Tropical Storm Karl

September 19th, 2016 |
Suomi NPP VIIRS imagery from the Day/Night Band visible (0.70 µm) and Infrared (11.45 µm) at 0351 UTC on 19 September [Click to enlarge]

Suomi NPP VIIRS imagery from the Day/Night Band visible (0.70 µm) and Infrared (11.45 µm) at 0351 UTC on 19 September [Click to enlarge]

Tropical Storm Karl in the middle of the Atlantic Ocean was a disorganized storm early on 19 September (as noted in these two discussions from the National Hurricane Center at 0300 and 0900 UTC): the surface circulation was displaced to the south and west of the deep convection. Night-time determination of the center location from infrared imagery for such storms is difficult. However, the Day/Night Band on the VIIRS instrument on board Suomi NPP can provide visible imagery at night and such visible imagery can aid in surface feature detection. The toggle above shows the 11.45 µm Infrared image from Suomi NPP just before 0400 UTC and the 0.70 µm Day/Night Band visible image from the same time. With the aid of ample illumination from the Moon (that was in the Waning Gibbous phase, at 85% of Full) the low-level swirl of clouds was apparent near the storm center at 18.2 N, 46.7 W (a bit south and west of the center as noted by the National Hurricane Center at 0300 UTC).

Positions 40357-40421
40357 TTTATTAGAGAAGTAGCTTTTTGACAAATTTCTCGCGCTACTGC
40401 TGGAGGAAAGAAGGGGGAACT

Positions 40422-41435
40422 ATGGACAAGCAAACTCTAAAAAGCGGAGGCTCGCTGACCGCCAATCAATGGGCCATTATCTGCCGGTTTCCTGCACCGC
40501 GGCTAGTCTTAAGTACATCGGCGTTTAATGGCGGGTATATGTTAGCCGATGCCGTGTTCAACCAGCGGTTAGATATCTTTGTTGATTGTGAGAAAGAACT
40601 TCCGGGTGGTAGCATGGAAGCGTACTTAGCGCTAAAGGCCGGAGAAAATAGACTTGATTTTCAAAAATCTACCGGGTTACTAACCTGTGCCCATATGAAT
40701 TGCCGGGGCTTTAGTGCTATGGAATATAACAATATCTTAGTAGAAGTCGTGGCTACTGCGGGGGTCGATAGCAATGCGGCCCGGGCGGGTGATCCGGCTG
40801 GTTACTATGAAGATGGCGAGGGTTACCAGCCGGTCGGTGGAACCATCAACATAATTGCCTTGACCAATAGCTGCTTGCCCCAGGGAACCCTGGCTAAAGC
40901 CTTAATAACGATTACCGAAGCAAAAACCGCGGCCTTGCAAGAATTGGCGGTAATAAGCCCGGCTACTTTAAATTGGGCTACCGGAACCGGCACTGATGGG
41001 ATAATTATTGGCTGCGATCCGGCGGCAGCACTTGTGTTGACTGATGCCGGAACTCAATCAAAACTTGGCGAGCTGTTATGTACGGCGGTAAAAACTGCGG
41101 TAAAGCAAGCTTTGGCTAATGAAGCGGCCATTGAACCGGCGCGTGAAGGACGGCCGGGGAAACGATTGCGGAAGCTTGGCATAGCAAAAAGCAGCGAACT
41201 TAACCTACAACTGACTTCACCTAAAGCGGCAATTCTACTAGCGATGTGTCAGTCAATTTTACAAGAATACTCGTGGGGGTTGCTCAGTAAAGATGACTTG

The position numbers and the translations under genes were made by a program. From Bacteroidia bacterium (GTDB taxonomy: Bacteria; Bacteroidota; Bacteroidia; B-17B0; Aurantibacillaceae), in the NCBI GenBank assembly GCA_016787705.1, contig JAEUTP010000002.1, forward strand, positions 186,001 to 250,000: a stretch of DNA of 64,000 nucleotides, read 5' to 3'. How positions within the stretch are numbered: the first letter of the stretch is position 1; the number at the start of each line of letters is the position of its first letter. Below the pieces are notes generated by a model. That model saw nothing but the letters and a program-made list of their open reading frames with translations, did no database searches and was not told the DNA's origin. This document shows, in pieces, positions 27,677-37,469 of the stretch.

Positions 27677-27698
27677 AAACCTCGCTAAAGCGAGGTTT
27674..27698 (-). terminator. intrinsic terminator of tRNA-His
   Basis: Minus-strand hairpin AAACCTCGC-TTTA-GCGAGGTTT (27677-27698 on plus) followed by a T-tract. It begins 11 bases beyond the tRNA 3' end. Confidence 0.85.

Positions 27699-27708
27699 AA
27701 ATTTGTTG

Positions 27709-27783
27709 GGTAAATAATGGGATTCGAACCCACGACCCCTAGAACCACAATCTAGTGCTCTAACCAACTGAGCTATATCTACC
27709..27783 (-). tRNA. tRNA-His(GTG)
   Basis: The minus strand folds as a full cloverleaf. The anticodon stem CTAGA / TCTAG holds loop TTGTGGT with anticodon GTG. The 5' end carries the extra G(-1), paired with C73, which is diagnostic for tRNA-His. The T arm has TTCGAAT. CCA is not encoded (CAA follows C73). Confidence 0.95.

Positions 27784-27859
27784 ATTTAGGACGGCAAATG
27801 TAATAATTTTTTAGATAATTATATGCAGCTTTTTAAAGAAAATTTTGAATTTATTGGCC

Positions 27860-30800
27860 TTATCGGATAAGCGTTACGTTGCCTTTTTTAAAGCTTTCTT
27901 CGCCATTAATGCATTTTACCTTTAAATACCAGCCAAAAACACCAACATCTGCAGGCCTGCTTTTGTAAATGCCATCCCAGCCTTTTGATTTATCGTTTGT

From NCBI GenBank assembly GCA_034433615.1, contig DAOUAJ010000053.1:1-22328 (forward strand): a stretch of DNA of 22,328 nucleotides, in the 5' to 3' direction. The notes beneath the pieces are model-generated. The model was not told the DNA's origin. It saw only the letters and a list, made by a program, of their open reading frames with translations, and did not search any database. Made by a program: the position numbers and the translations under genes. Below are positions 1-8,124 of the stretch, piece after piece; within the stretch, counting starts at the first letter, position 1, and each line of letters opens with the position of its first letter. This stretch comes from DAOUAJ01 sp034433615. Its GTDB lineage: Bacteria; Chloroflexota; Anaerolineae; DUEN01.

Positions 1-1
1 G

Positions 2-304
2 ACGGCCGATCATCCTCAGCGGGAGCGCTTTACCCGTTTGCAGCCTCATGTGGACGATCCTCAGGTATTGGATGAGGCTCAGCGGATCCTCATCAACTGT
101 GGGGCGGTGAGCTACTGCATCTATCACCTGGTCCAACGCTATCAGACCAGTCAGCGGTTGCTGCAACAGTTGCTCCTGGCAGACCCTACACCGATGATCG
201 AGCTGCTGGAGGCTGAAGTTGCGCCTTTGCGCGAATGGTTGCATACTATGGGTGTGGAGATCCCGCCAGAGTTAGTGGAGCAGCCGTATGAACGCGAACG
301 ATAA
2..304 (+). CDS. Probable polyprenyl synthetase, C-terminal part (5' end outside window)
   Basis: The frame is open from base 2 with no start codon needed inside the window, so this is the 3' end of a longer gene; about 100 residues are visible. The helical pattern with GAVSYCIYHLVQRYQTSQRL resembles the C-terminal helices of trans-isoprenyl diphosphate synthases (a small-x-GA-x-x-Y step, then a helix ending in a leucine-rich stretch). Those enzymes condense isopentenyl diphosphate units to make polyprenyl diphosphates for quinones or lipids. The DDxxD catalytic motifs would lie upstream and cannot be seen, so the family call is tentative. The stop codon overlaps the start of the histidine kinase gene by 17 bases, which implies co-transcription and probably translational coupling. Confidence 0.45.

A zoomed-in image toggle centered on the low-level circulation is below.

(Imagery courtesy of William Straka, SSEC)

Suomi NPP VIIRS imagery from the Day/Night Band visible (0.70 µm) and Infrared (11.45 µm) at 0351 UTC on 19 September over the center of Karl [Click to enlarge]

Suomi NPP VIIRS imagery from the Day/Night Band visible (0.70 µm) and Infrared (11.45 µm) at 0351 UTC on 19 September over the center of Karl [Click to enlarge]

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